05/13/2012 04:16 am ET Updated Jul 12, 2012

A Mother's Impact on Sports

When a mom opens a Mother's Day card from her child on the annual holiday, she usually gets a typical message like "Thanks for being the best mom ever!" scribbled on the card. This is most likely a true and heartfelt message from the child, but it might not be telling the whole story. Athletes, though they often forget, should also include following message: "and thank you for being my biggest supporter and fan."

As a former high school Varsity athlete, I'm very well aware of how important a mother's support is while working hard all season. When you're younger, it's usually your mother who drives you to practice and games. When you're older, it's your Mother who never says anything bad about your game and only tells you how well you played. Hearing your mom screaming and cheering for you from the stands may be a little embarrassing at times, but it's the best support you can have during a game.

That screaming and high-pitched cheering doesn't end in high school. For the extremely committed, hard-working and very talented few, an athlete's biggest fan/mom will follow him or her as far as that athlete goes. Whether it's college, the NFL, or the NBA, mothers seem to always make their mark on their child's career.

Take Wilma McNabb, for example. The mother of the greatest statistical quarterback in Philadelphia Eagles' franchise history, Donovan McNabb, may be a household name beyond her son's fame. Her true passion for supporting her boy was so evident that Campbell's Chunky Soup decided to use her love in its TV-commercial ad campaign. And, what many people outside of Philadelphia may not know, is that on top of the commercial, she was the driving force behind Donovan's mental stability. Donavan was hated in Philly.

Despite bringing the team to 5 NFC Championship games and 1 Super Bowl appearance, the Eagles faithful couldn't get over his almost arrogant attitude and open complaining about the fans' disapproval of him. Wilma was there for her son during his times of need. After losing Super Bowl XXXIX to the New England Patriots, McNabb was criticized more than ever for not coming up in the clutch. He turned to his mother in the offseason for support -- and support was what he received.

Shifting sports, Flo Allen-Hopson might very well be the most well known mother of an NBA athlete. Proudly dawning the jersey of her son, Ray Allen, to every Celtics' game (both home and away), Allen-Hopson never fails to root on her son. The mother and son's relationship isn't as well publicized as the McNabb's, but it was on full display when Allen became the NBA's All-Time leader in 3-point field goals made on February 10, 2011. After draining his 2,561st 3-pointer against the Los Angeles Lakers that night, the game stopped for a few moments. Allen celebrated with a yell and a fist-pump and then proceeded to shake the hand of the previous record-holder, TNT NBA Analyst Reggie Miller. Immediately after that acknowledgment, Allen headed over to his mother Flo. The two shared an incredibly emotional and passionate embrace. Anyone watching the game truly understood how much his mother meant to Allen at that moment. You could tell she's been screaming for him from the stands ever since he could count his age on only one hand.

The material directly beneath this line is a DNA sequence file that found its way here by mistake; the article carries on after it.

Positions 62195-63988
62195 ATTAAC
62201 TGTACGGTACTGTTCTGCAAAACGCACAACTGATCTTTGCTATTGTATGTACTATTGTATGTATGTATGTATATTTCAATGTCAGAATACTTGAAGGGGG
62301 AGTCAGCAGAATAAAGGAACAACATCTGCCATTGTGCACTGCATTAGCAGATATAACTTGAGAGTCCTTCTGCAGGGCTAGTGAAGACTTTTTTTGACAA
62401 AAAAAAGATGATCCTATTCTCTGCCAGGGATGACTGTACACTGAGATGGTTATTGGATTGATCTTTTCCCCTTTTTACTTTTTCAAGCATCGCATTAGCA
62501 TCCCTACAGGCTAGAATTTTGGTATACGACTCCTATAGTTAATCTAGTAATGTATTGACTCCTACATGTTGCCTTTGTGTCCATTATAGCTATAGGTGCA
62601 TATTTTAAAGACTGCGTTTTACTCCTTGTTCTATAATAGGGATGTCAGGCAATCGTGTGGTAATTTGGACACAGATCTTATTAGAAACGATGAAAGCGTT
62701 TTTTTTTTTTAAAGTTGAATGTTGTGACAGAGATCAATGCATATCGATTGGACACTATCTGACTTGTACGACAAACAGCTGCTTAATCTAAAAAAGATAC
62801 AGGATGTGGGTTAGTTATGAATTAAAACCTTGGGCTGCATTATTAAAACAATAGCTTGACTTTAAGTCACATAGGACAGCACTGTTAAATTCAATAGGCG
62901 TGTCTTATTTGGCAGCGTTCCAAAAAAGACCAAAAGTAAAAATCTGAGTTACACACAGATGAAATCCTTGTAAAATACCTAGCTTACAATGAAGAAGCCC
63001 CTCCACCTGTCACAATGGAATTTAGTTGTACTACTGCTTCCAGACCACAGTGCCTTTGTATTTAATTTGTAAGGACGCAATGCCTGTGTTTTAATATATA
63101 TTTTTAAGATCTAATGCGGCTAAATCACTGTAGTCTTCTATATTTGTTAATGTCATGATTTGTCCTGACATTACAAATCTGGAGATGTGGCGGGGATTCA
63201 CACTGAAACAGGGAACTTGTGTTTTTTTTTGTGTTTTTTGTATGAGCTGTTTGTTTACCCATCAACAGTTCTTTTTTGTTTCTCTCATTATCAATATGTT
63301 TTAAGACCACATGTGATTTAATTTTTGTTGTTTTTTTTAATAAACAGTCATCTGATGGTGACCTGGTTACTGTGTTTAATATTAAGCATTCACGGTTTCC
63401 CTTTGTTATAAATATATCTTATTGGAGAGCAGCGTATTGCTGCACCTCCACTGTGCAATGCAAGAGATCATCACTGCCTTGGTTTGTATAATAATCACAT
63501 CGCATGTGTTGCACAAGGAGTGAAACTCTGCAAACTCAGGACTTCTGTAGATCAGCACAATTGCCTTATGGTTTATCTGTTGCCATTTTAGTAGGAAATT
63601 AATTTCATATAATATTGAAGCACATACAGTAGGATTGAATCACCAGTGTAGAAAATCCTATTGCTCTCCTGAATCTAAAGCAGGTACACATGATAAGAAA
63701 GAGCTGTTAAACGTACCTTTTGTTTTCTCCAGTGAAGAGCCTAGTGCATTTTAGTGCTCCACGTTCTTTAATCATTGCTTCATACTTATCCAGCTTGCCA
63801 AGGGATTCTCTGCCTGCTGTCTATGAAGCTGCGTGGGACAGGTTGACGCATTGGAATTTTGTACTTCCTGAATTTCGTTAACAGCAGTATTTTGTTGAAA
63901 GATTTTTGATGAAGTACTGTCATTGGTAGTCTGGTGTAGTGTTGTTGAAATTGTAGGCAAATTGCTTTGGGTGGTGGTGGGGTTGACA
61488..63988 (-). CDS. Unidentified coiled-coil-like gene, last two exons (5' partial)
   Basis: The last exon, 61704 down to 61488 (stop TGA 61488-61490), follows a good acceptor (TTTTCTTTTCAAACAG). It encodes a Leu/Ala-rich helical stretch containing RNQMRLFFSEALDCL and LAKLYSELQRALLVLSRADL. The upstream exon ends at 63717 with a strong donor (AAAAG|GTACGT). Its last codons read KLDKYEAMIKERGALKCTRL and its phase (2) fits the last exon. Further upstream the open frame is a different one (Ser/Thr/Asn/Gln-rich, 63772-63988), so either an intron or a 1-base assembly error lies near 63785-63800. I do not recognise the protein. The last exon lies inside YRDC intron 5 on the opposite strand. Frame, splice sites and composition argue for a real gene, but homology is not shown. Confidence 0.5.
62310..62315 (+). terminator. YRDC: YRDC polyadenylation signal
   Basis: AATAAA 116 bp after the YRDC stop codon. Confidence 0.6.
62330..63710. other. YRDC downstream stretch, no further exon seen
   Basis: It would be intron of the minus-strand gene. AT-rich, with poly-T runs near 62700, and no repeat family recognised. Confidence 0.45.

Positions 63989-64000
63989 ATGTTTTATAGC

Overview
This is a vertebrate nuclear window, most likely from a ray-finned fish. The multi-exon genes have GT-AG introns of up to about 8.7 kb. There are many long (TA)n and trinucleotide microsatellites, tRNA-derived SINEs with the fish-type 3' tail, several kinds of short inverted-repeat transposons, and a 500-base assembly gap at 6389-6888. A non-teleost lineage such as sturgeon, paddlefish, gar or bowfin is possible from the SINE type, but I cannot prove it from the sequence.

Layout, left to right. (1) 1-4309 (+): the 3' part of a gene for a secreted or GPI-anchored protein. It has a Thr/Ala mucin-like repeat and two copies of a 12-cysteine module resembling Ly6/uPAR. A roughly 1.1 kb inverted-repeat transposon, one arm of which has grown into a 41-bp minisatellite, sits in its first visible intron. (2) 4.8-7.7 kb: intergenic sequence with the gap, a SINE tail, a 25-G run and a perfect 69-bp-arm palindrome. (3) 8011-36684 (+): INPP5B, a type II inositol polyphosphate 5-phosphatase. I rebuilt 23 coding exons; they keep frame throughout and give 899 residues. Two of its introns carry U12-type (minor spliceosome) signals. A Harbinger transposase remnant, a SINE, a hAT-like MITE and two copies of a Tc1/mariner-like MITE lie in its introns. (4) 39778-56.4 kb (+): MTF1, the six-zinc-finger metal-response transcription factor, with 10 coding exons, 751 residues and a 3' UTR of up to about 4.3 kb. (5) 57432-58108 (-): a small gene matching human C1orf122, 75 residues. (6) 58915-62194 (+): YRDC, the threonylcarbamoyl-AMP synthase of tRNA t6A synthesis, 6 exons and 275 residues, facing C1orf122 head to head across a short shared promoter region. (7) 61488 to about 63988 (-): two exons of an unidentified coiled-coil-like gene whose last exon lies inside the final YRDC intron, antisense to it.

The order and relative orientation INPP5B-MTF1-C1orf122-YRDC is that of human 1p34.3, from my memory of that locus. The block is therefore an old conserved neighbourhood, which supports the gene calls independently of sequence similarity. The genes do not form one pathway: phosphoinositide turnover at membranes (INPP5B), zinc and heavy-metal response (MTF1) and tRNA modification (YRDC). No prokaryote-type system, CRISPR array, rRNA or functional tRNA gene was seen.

Additionally, Flo has inspired many others unconnected to her son. In 2010, Flo participated in The Mothers of Professional Basketball Players annual conference where they were raising money for several charities. In 2012, Flo completed her third-consecutive Boston Marathon. But her amazing physical feat at the age of 56 isn't why she's inspiring -- it's why she ran. In 2008, Ray's son Walker was diagnosed with Juvenile Diabetes, something she wanted to help him overcome but knew she couldn't. That is until, one day, she found a way. Through running the Boston Marathon, along with her team of 12 others, Allen-Hopson's efforts to fight Juvenile Diabetes has grossed $62,000 for the Joslin Diabetes Center. Talk about a lover and a supporter.

As Mother's Day 2012 is upon us, I want to ask for one favor of all athletes (current or past). Look your mother in the eyes today, and sincerely thank her. Thank her for being the your loudest cheerleader, biggest fan and most consistent supporter. You wouldn't be where you are in your athletic career without her. Trust me.